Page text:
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Printable robots in development

May 31, 2014
Courtesy of MIT
and World Science staff

En­gi­neers are work­ing on ro­bots that can be as­sem­bled from parts made by 3-D print­ers—and the new­est de­signs can be baked, too.

Although the work is pre­lim­i­nary, in two new pa­pers, re­search­er Dan­iela Rus of Mas­sa­chu­setts In­sti­tute of Tech­nol­o­gy and col­leagues dis­cuss print­a­ble ro­botic com­po­nents that, when heat­ed, au­to­mat­ic­ally fold in­to de­sired con­figura­t­ions. Rus’ group al­so pre­sented the re­sults at the In­terna­t­ional Con­fer­ence on Robotics and Au­toma­t­ion of the In­sti­tute of Elec­tri­cal and Elec­tron­ics En­gi­neers.

One pa­per de­scribes a sys­tem that takes a dig­it­al spe­cif­ica­t­ion of a 3-D shape, then gen­er­ates the two-di­men­sion­al pat­terns that would let a piece of plas­tic fold itself into that shape. The oth­er pa­per de­scribes how to build com­po­nents from self-fold­ing, laser-cut ma­te­ri­als. The re­search­ers show de­signs for the elec­tro­me­chanical “mus­cles” that en­a­ble ro­bot movements—com­po­nents known as re­sis­tors, in­duc­tors, and ca­pac­i­tors, sen­sors and ac­tu­a­tors.

“We have this big dream… where you can spec­i­fy, ‘I want a ro­bot that will play with my cat,’ or ‘I want a ro­bot that will clean the floor,’ and… you ac­tu­ally gen­er­ate a work­ing de­vice,” Rus said. That’s a long way away. But some of in­i­tial work to­ward that al­so led to the crea­t­ion of “these folded elec­tron­ics,” she added. The pa­pers also build on re­search by Rus with MIT’s Er­ik De­maine ex­plor­ing how ori­ga­mi could be adapted to cre­ate recon­figurable ro­bots. 

The key dif­fer­ence in the new work, said Shuhei Miyashita, a post­doc­tor­al re­search­er in Rus’ lab and one of her co-authors on both pa­pers, is a tech­nique for pre­cisely con­trol­ling how a heat­ed sheet folds. Miyashita sand­wiches a sheet of pol­y­vi­nyl chlo­ride (PVC) be­tween two films of hard pol­y­es­ter full of slits of dif­fer­ent widths. When heat­ed, the PVC con­tracts, and the slits close. Where edges of the pol­y­es­ter film press up against each oth­er, they de­form the PVC.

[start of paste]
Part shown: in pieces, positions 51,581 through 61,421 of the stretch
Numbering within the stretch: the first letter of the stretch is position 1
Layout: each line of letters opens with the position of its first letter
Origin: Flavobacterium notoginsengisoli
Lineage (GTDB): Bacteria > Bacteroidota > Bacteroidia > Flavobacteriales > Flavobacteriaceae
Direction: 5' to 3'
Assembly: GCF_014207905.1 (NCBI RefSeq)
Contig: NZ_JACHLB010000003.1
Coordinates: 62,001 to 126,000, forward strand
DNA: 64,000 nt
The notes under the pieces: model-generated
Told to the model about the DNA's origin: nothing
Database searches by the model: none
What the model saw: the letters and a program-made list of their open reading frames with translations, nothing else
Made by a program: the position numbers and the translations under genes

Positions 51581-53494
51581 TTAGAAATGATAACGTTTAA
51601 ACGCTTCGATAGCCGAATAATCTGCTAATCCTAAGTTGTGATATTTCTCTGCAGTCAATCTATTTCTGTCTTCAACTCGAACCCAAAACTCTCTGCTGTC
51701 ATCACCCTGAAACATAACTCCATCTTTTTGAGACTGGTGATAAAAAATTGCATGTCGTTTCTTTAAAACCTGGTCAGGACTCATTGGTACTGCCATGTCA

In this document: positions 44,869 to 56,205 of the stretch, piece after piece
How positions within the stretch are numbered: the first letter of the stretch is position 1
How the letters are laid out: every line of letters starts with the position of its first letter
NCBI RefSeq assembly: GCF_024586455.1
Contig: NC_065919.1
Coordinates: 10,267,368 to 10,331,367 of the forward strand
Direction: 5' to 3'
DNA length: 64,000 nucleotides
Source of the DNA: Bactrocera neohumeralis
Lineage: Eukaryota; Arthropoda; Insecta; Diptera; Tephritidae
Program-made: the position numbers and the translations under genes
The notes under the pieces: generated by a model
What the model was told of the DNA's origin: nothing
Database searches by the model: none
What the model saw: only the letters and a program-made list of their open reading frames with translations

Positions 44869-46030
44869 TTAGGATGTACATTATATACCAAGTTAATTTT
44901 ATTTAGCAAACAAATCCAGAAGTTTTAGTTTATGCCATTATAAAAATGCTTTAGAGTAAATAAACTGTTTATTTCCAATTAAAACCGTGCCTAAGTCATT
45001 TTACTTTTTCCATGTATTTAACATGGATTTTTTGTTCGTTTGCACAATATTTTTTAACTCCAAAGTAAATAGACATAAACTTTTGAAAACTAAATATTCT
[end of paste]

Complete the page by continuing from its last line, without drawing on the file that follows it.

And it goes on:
But pro­duc­ing the slits is not as sim­ple as just over­lay­ing them on an ori­ga­mi crease pat­tern and ad­just­ing the widths ac­cord­ing­ly, Rus said. “Y­ou’re do­ing this really com­pli­cat­ed glob­al con­trol that moves eve­ry edge” at the same time, she said. The mo­tions “ac­tu­ally in­ter­fere with each oth­er,” which has to be tak­en in­to ac­count.


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Engineers are working on robots that can be assembled from parts made by 3-D printers—and the newest designs can be baked, too. While the work is still preliminary, in two new papers, researcher Daniela Rus of MIT and colleagues discuss printable robotic components that, when heated, automatically fold into desired configurations. Rus’ group also presented the results at the International Conference on Robotics and Automation of the Institute of Electrical and Electronics Engineers. One paper describes a system that takes a digital specification of a 3-D shape, then generates the two-dimensional patterns that would let a piece of plastic reproduce it through self-folding. The other paper describes how to build components from self-folding, laser-cut materials. The researchers show designs for the electromechanical “muscles” that enable robot movements—components known as resistors, inductors, and capacitors, sensors and actuators. “We have this big dream… where you can specify, ‘I want a robot that will play with my cat,’ or ‘I want a robot that will clean the floor,’ and… you actually generate a working device,” Rus said. That’s a long way away. But some of initial work toward that also led to the creation of “these folded electronics,” she added. Both papers build on research by Rus with MIT’s Erik Demaine exploring how origami could be adapted to create reconfigurable robots. The key difference in the new work, said Shuhei Miyashita, a postdoctoral researcher in Rus’ lab and one of her co-authors on both papers, is a technique for precisely controlling how a heated sheet folds. Miyashita sandwiches a sheet of polyvinyl chloride (PVC) between two films of hard polyester full of slits of different widths. When heated, the PVC contracts, and the slits close. Where edges of the polyester film press up against each other, they deform the PVC. But producing the slits is not as simple as just overlaying them on an origami crease pattern and adjusting the widths accordingly, Rus said. “You’re doing this really complicated global control that moves every edge” at the same time, she said.The motions “actually interfere with each other,” which has to be taken into account.